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"What the hell was the name of that band?"
Nine Volt singer-songwriter Andy Mitchell is stumped. Sitting in a booth at downtown's Chez Nous lounge with drummer Andy Mendoza and bassist Stevie Flores, the three are desperately trying to recall the name of the national group they recently opened up for at the Big Fish Pub.
"Damn, they that did that 'Popular' song," says Mendoza. "You know, the one where the guy talks through it?"
It's hard enough trying to remember any '90s alt-rock radio hit, especially when there's an R&B act picking at the bones of the Temptations 20 feet away. Not even complete silence helps when we move the guessing party to a quiet apartment nearby.
Of course, the guys in Nine Volt wouldn't hold it against you for wondering, "What the hell was the name of that band?" when hearing the strains of their song "Stupid." Once the fifth most added record on college/alternative radio, the track propelled the local three-piece to the fringes of rock 'n' roll success, before a combination of label woes and an ill-fated move left the band in a state of shambles.
Front man Mitchell formed Nine Volt (originally named Sauce) in 1996 when his previous group Dish (originally named Verona) morphed into Gloritone (which -- you guessed it -- was originally named Vitamin).
"Nine Volt never really blew up that big early on," recalls Mitchell. "We were never a headlining band in town -- we used to play 10 o'clock slots. Then all the sudden, we got a record deal and as soon as we got a song on the radio -- bam! We had a shitload of people at the shows. We went from playing to 40 people to 240 people. We'd play 'Stupid' and the audience would go nuts. It was great."
The deal in question came with Crash Records, an imprint of NMG/Pavement (home to locals Windigo), which relocated from Chicago to the Valley in 1997. The label had the advantage of owning a distribution pact with Private I, a company with ties to Mercury Records.
Mostly a wholesaler of heavy metal catalogue titles, NMG/Pavement seemed eager to break new artists and promote local Arizona talent, releasing Nine Volt's self-titled debut in 1998. Ironically, after signing, Nine Volt almost immediately relocated to San Diego. The move put the band in the precarious position of having to pretend to still be a local act since they were getting loads of airplay on all three major rock stations in the Valley.
"We wanted people to buy our record because we were a local band you could see at clubs on the weekend," Mitchell says, "and local radio was really supportive of local music at the time. We tried to keep it low key, but the truth is we were in San Diego for three years. We came back at least once a month to do some shows. That went on for about a year and it was cool. Then the whole thing with the record company fizzled.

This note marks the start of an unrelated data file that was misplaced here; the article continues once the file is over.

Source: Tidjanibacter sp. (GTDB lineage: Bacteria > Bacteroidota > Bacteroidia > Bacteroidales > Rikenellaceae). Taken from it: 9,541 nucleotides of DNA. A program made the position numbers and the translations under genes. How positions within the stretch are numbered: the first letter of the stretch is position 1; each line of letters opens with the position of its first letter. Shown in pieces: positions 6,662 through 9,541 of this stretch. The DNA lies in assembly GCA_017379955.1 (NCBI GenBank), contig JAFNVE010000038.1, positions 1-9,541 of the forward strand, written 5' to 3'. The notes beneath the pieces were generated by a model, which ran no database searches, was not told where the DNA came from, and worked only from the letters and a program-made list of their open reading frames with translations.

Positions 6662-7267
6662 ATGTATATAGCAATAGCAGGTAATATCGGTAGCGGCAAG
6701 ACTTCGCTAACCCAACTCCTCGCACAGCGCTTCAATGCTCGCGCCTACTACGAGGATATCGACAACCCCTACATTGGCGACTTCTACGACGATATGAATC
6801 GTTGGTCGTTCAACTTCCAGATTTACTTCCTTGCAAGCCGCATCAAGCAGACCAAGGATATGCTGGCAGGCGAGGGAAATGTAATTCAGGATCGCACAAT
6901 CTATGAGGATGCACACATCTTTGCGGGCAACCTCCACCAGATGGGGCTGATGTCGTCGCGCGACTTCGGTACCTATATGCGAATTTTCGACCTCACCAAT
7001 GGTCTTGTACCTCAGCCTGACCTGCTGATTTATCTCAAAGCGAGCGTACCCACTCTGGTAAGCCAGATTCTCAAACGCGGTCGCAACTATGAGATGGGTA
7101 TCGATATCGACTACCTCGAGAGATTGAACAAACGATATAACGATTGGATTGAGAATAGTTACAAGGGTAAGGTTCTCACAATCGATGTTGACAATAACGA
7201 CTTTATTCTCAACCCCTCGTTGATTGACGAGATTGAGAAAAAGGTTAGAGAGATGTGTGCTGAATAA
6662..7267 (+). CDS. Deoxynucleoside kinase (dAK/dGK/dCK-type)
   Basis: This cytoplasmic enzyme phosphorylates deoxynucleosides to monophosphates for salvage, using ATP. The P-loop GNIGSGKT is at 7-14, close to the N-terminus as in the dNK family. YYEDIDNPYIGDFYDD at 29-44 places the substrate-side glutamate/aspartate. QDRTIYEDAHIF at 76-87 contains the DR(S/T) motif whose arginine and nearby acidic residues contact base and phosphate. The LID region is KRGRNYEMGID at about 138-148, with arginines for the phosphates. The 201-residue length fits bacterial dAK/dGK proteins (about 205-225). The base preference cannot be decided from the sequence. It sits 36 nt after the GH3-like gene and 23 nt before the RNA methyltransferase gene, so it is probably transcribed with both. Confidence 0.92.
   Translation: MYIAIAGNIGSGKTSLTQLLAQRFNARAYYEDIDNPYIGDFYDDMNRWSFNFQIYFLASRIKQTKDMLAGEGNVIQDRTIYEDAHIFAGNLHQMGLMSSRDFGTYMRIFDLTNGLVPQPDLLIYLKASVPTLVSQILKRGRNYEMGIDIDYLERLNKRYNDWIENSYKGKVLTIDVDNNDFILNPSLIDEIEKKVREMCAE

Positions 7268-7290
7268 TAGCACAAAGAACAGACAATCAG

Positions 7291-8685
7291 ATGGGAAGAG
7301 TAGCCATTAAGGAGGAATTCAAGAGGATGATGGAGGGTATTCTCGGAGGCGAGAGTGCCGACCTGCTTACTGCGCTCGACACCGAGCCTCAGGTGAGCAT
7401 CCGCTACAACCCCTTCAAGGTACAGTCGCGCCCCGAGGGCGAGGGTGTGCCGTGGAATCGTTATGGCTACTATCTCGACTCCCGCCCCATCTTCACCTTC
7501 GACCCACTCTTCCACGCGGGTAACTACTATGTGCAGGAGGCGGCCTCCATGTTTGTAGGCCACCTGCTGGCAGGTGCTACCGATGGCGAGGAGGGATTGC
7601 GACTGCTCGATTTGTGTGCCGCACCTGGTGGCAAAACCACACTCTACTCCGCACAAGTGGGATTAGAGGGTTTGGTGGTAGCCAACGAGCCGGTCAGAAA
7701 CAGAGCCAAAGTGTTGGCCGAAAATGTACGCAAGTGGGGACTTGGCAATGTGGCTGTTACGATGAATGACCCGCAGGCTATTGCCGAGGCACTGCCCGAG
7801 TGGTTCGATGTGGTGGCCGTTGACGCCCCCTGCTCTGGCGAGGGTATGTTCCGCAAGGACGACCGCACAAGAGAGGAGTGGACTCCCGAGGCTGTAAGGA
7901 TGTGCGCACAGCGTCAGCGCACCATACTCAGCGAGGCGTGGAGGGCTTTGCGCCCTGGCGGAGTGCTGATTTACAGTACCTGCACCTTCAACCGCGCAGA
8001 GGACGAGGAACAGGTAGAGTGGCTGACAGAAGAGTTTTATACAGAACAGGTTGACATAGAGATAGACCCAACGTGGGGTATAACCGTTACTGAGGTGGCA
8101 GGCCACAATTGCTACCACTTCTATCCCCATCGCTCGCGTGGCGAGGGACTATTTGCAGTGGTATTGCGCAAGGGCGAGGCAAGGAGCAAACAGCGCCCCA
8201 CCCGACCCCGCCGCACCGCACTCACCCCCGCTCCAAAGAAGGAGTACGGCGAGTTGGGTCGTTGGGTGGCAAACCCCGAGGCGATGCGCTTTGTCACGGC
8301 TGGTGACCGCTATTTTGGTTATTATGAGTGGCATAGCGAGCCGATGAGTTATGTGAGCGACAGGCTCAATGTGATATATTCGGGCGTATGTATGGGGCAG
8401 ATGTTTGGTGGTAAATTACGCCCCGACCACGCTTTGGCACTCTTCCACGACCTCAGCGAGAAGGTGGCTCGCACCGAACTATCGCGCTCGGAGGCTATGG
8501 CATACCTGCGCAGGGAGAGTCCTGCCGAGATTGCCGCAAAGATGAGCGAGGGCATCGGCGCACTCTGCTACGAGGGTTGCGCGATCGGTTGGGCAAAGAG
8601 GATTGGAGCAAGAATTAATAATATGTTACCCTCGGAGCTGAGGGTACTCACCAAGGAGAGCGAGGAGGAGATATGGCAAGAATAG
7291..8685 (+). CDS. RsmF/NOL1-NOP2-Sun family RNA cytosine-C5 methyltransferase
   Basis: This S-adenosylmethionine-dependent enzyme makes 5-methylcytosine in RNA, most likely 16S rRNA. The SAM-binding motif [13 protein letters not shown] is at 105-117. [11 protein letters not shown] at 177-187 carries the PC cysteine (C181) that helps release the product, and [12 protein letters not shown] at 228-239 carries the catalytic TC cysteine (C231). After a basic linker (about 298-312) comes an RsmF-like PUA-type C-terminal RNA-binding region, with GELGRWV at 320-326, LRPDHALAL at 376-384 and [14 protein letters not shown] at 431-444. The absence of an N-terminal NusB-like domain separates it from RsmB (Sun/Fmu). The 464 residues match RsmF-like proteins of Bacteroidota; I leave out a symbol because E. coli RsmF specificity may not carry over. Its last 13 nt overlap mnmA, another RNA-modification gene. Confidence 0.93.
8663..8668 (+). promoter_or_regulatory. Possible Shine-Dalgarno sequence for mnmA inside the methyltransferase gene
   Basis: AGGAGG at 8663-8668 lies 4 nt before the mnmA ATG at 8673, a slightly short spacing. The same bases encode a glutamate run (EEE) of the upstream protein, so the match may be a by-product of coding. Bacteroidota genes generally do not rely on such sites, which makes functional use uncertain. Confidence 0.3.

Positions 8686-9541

"What happened was Private I wasn't paying our record company a dime for CDs shipped or CDs sold," he continues. "They pretty much cut off Crash and just wouldn't return their requests for statements. [Crash] had put in, I would guess, about 30 grand by the time we did our record, that's including promotion paid out to radio, just to go around trying to get the song "Stupid" on the air. At one time, we were on 14 different radio stations. It got picked up on a shitload of college stations, too."
Although payola is still a dirty word in the music industry -- unless you're Limp Bizkit -- the practice is still common, albeit in a thinly disguised form. "Crash was having to pay off about 500 bucks per radio station," notes Mitchell. "You gotta pay out. It's like, 'Yeah, we'll add the record but we have this promotion coming up -- do you think you can kick in a few hundred bucks?' But Crash wasn't getting any money back from Private I and wouldn't sue them for whatever reason. They were very nonconfrontational."
Amid the financial turmoil between the label and its parent company, Nine Volt's CD got lost in the shuffle, with Crash unable to help follow up on the success of "Stupid." The band eventually rereleased its debut with three new songs, an alternate title (Swimming in Gasoline) and artwork on the DNA imprint, another Pavement offshoot. DNA, however, also did little to promote the album. And just as its relationships with label benefactors had soured, the group fell out of favor with Phoenix radio programmers, who had quickly abandoned the local-music boosterism of the mid-'90s.
Meanwhile, the San Diego scene proved to be equally disheartening for band morale. "We were playing with all the skater punk bands in that scene and it just sucked. We were playing to maybe 15 people most nights. There's no scene down there, and I'd always heard it was so cool," says Mitchell, shaking his head. "The dance clubs, dance bars are what's happening in San Diego. If you want to go where everyone's at, it's there. I was going to fuckin' dance clubs and I don't even dance."